Public health officials in the Toledo area identified the beginning of a Norovirus outbreak. They registered so far around 250 victims. Unfortunately, they believe that this is only the starting point. There are going to be many other cases of Norovirus discovered soon. So far, a Doughnut shop in Ohio is the main suspect in this health crisis.
The Owners of Ohio Doughnut Shop Were Fully Cooperative with Health Authorities
On Thursday, Health Commissioner Eric Zgodinski at the Toledo-Lucas County Public Health Department informed the media of the ongoing investigation. He claimed that Mama C’s Donuts & Coffee in Maumee, Ohio remains the primary suspect in the norovirus outbreak. The shop is currently closed until further findings of the case. The owners closed the doors on their own accord after health authorities drew their attention on hundreds of clients who got sick.
On Thursday morning, the number of victims reached the count of 214. However, the cases grew within just a few hours to 240. Zgodinski didn’t back the presence of secondary infections. This means that the victims got ill directly from the source of norovirus. Therefore, so far the infected ones did not start contaminating other persons.
Furthermore, the health commissioner reassured the public that the owners of the Ohio doughnut shop are fully coopering with authorities. They are working on decontaminating their restaurant under closed doors. They even appealed to professional cleaning service to do a thorough job.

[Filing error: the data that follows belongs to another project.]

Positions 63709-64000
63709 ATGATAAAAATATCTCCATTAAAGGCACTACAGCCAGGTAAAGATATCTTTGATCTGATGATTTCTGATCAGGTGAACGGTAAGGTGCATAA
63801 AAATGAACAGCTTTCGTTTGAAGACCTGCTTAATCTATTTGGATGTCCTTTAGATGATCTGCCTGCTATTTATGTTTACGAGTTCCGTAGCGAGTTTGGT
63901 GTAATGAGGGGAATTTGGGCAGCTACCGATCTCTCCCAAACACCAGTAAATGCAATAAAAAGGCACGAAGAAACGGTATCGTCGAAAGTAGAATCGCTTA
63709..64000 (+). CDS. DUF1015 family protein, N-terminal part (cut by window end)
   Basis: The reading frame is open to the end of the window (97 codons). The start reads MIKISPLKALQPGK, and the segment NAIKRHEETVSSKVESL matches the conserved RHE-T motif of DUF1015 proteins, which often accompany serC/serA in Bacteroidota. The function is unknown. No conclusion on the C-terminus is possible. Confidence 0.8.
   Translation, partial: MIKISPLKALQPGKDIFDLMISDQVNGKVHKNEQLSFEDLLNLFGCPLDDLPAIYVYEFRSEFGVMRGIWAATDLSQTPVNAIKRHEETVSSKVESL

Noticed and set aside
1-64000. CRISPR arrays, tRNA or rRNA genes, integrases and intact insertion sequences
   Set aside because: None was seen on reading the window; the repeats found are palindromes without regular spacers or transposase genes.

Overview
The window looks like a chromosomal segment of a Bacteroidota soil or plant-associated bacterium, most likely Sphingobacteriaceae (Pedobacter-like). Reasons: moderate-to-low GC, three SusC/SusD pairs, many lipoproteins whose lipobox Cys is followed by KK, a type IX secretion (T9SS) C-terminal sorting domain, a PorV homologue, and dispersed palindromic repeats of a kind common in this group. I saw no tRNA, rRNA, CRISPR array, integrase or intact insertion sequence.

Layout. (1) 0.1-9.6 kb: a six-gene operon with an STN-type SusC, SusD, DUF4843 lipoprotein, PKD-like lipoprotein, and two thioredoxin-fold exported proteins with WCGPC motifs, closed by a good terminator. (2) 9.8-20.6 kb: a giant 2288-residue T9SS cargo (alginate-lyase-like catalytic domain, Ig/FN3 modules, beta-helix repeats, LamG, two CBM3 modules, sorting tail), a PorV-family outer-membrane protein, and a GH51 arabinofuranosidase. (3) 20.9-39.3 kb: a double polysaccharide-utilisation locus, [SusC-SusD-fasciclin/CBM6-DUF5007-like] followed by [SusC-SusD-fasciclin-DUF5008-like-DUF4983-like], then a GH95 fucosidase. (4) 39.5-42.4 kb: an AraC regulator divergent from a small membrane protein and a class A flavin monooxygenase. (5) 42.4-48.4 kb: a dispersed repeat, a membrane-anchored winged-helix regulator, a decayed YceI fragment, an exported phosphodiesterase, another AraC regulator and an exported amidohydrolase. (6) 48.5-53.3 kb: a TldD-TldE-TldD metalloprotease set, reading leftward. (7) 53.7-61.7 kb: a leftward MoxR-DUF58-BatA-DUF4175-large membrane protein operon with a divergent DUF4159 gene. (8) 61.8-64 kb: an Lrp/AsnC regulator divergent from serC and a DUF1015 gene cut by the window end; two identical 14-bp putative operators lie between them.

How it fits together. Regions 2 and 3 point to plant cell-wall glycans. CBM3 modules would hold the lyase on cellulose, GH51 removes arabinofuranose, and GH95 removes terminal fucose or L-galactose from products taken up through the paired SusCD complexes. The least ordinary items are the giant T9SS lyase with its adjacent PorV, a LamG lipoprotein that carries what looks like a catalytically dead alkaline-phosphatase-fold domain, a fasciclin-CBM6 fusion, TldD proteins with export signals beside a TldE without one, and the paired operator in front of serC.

Local Hospitals Informed Officials of an Unusually High Number of Norovirus Victims
Health officials became alerted on the Norovirus outbreak when local hospitals updated them on the situation. The medical staff started registering a concerning number of ill people. They observed that what all these patients had in common was Mama C’s shop. All of them consumed the food of this restaurant at some point between August 4 and August 7.
Norovirus victims start showing symptoms within 12 to 48 hours after the exposure. These consist of headaches, lethargy, muscle aches, and low-grade fevers. In time, the virus develops into abdominal pain, nausea, vomiting, and even loss of taste. According to Centers for Disease Control and Prevention, elders and people with weak immune systems are the most vulnerable to it.
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